céilí = (kay-lee) literally Irish for party, in Irish dancing, céilí refers to group dances. There are round dances (everyone is in a big circle) and column dances (a couple faces another couple, both are back on to another couple who is facing another couple, who are back on to another couple who are facing… I think you see where this goes), and progressive dances which can be round or column! Progressives can go on forever if the band keeps playing at a dance or party. In a competition, there are a specific number of figures (steps) or in some cases bars of music that must be danced to. Céilí dances are a lot of fun, and great ways to introduce people to Irish dancing. Most people are fine if they can polka a bit and have someone who can lead them through the steps. Progressives usually require a minimum of 4 or 5 couples with the top end being however many people can fit on the dance floor. I’ve personally performed in a Bonfire (a progressive round dance) made up of 10 or 12 couples, and been in a column of dancers at a céilí dancing the Walls of Limerick that we never did figure out how many people we had out on the floor!
ghillies = (gill-ease) the black leather dance shoes/ slippers with laces. Also known as softshoes and less often poms or pomps. Most solo dances are danced in ghillies and normally céilí dances are as well.
5s = Slip jigs are in 9/8 time, completely unique to any other tune the world over. And those nine eighth notes cause a bit of trouble in counting! So the steps in slip jigs are counted in 5s. For the forward and backward movements, add (4)and (5) to the description of 3s above. For sideways movements, take away the (6) and (7) from the 7s.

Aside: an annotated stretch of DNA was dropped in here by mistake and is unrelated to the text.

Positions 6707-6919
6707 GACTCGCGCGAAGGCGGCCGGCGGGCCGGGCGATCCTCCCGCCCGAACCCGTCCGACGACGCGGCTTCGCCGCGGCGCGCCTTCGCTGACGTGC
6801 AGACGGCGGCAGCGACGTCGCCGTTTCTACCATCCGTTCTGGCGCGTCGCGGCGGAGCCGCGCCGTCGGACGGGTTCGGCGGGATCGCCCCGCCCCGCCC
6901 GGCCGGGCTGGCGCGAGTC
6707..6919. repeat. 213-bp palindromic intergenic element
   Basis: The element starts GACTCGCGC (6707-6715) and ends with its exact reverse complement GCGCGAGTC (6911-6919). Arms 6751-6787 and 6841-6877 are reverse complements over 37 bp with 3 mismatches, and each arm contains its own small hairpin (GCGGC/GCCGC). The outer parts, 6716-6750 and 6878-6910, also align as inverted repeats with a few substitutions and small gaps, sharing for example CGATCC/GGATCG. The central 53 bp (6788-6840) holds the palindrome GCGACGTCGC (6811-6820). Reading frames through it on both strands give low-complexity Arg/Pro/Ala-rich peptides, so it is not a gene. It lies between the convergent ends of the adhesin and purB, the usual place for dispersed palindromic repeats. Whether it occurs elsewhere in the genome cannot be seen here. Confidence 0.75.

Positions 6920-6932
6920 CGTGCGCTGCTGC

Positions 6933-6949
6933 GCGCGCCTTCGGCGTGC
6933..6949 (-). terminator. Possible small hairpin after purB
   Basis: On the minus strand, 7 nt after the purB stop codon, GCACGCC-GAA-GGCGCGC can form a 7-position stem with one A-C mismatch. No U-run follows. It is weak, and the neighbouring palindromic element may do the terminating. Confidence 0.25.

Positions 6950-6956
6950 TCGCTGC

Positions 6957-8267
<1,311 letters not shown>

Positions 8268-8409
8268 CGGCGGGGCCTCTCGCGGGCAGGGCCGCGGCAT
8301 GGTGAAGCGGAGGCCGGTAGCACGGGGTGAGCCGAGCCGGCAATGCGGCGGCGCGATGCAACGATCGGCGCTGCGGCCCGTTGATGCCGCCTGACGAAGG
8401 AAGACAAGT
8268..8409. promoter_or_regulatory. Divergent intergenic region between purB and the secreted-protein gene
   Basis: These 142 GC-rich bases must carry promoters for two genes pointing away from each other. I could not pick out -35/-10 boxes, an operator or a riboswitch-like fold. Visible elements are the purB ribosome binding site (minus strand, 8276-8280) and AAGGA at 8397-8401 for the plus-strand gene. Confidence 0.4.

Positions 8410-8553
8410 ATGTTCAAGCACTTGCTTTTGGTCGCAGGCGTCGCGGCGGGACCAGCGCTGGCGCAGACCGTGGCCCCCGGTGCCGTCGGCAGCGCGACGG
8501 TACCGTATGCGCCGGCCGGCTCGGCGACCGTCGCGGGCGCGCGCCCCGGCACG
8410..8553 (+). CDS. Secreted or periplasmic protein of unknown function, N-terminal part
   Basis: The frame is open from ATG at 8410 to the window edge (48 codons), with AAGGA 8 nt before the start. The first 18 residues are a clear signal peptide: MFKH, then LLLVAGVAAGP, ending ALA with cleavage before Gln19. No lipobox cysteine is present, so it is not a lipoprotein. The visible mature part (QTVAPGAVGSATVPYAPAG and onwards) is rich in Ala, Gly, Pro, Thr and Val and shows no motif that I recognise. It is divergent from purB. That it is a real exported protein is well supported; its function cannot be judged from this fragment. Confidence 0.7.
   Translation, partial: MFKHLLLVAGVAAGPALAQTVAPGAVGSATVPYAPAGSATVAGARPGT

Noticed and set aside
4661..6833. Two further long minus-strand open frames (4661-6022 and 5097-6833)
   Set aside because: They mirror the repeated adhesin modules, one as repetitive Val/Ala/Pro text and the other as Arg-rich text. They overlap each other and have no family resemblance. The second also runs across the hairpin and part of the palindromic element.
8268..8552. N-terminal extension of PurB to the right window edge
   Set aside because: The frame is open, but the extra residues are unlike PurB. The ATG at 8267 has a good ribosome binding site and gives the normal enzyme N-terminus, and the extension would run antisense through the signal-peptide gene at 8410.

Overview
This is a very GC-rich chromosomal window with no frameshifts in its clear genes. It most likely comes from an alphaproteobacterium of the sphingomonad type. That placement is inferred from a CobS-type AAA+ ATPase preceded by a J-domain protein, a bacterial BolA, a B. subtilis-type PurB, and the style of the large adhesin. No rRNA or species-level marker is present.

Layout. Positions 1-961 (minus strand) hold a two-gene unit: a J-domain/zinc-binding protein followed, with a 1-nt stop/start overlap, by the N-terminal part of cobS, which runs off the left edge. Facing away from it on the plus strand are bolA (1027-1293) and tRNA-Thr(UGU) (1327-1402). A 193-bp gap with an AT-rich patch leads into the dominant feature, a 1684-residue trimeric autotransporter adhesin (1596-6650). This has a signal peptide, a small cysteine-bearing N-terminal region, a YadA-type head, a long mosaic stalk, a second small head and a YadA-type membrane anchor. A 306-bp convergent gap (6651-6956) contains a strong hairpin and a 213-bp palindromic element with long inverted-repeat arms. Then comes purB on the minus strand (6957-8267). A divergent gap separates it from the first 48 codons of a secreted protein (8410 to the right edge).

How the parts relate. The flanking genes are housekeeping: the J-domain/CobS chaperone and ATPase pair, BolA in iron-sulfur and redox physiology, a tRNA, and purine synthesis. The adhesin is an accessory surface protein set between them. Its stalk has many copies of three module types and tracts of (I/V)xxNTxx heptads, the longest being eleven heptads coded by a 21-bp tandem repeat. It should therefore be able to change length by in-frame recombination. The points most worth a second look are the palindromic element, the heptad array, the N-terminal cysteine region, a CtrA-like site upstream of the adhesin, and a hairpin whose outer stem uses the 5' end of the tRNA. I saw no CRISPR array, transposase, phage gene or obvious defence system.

hardshoes = also known as heavies. You’ve seen pictures of Riverdance? Nine chances out of ten, the dancers are seen in their hardshoes. The stunning rhythms heard in Riverdance and the other major shows: that’s the hardshoes showing off. Hardshoes have chunky heels (for performing clicks; literally the dancer has both legs/feet in the air and smacks their heels together making a click sound.) and a large wedge block under the toes. It’s the wedges making a lot of the sound. Dancers don’t typically start learning to dance in their hardshoes until they’ve learned the beginner choreographies for the softshoe dances at their school. Some teachers will teach both beginner softshoe and hardshoe dances at the same time to adult beginners but usually schools keep to the same timeline regardless of the student’s age.
treble = a specific movement in hardshoe dances that makes three beats. This is where treble reels and treble jigs have gotten their names from. A basic treble is made by making a brush out/brush in/down motion with the block of one foot while standing firm on the other. The count is out (1), in (2), down (3) all as even as possible; also counted as treb (1), ell (2), down (3). Trebles are really the basis for the hardshoe dances, and other movements make additional beats/sounds to compliment the rhythm of the trebles.